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There’s water everywhere if you know how to tap into it. Water is vital to survival, but contaminated water can be almost as dangerous as dehydration. Knowing how to collect water if you have no purification system or even source of water—whether it’s clean or dirty—can save your life in the wilderness. Here are a few techniques that can help.
Water transpiration from plants is a good source of water and is easy to collect compared to other methods. You need to find the right plants and make sure they’re safe to use. Most people stick with well-known plants, with trees like maple providing the most water, but berry plants, such as blueberries also offer water. The technique is simple. Plants take in water from the soil. When the sun shines, photosynthesis takes place in the leaves. The water is expelled from the pores in the leaves called stomata. This technique doesn’t hurt the plant, since it normally occurs, but goes into the atmosphere. However, rotating locations is important for the plant’s health.
Collecting the water is easy. Tie a clear plastic bag around the plant foliage. You need it to be clear to allow the rays of the sun to hit. This brings up another point, have an assortment of plastic bags with you. While some are more durable than others, clear ones are so important for water collection, make sure you have them available. Besides the plastic bags, you’ll need cordage to tightly tie the bag around the foliage, a rock for the bottom of the bag to direct the flow of water. a container to pour it in and some form of filtration device to filter out any bugs or dust that collected in the water in the process. Coffee filters or cloth will work. This method requires very little effort, but does need a plant in a sunny location. You can also collect several bags at one time.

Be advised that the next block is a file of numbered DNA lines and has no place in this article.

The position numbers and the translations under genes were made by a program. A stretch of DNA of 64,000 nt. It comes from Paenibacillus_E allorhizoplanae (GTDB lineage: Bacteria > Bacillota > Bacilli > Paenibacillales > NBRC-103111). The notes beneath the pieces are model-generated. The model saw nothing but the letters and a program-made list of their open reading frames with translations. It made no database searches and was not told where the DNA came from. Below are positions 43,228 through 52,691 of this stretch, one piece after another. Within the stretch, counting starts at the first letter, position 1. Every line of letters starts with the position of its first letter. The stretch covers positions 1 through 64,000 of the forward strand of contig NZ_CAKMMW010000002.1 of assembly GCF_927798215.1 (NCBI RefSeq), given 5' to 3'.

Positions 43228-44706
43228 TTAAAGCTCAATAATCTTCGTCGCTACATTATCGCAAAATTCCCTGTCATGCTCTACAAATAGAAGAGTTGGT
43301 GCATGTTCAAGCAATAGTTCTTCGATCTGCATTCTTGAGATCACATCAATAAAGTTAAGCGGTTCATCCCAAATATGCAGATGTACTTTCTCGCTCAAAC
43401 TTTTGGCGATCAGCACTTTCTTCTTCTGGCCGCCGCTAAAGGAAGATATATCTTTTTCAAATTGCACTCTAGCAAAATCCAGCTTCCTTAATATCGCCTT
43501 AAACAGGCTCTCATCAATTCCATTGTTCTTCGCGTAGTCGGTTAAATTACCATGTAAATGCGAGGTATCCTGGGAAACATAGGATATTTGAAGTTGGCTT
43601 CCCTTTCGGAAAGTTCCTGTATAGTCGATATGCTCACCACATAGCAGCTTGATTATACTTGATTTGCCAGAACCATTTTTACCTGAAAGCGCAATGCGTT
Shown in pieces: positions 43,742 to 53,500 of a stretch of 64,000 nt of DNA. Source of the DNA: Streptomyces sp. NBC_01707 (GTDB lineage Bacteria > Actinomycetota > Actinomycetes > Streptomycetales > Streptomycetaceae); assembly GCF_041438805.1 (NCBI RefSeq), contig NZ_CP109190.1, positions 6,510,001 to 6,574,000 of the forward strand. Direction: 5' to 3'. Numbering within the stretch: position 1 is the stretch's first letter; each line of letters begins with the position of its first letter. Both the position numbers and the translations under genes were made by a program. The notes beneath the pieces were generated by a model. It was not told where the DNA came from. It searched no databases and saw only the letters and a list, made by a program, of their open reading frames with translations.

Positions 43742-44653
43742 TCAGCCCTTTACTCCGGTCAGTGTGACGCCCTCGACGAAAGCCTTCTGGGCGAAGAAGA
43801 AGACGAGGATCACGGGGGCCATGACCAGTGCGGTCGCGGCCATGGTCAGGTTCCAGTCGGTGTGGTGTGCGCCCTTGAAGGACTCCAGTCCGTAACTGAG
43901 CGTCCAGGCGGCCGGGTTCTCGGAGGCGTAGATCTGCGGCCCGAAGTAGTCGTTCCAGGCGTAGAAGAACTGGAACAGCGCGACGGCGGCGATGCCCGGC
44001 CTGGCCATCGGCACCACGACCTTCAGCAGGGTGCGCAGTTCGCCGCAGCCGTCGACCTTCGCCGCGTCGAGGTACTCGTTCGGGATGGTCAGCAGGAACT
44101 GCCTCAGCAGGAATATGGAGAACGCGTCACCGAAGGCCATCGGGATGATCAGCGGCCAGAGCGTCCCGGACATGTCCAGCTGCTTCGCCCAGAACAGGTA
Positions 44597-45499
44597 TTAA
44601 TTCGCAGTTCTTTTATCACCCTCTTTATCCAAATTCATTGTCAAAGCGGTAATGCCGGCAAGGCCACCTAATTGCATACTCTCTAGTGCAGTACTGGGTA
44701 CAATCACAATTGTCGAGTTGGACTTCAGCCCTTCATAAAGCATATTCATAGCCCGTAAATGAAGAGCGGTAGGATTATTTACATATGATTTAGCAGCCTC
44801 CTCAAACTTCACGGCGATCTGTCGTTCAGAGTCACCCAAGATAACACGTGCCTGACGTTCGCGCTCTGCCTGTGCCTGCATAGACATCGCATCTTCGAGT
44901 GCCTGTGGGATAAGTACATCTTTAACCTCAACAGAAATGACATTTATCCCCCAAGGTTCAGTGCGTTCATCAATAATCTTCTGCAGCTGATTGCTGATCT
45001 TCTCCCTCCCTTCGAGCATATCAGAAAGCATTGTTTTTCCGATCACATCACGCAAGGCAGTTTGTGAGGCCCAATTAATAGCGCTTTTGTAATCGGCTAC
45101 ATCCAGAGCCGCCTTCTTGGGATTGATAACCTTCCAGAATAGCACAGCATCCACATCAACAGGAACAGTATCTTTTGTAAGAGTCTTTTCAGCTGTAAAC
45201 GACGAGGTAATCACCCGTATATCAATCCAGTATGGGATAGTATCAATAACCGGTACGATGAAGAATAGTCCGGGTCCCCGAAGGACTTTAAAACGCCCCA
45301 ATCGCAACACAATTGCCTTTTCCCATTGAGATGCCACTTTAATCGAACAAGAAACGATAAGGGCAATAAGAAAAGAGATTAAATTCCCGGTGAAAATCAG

Solar pits are another method of water collecting. Unfortunately, these pits cause you to work hard and that increases your need for water. Often what you gain is less than you lose. Dig a hole, cover it with clear plastic sheeting and secure it over the hole with rocks. Put a small rock in the center to direct the flow of the evaporated water toward a container you put in the bottom. The sun heats the ground, evaporates the water in the soil and condenses it on the plastic. The rock in the center directs the drip toward the collection container. This can be used to clean water from contaminants, as well by pouring brackish water in the hole and letting it distill onto the plastic.
Filtering the Water
Gathering water and boiling it is another method. Did you know that you can boil it in a plastic bottle? As long as the bottle is completely full and you have a lid for the top it won’t melt. You can also use the charred embers from a campfire to purify it from many chemicals. Cut off the bottom of one plastic bottle. Fill a bottle with crushed charcoal, plugging the neck of the bottle with a bit of cloth and putting a small hole in the cap. Pour the water through and allow it to drip into another plastic bottle. You have created a charcoal filter.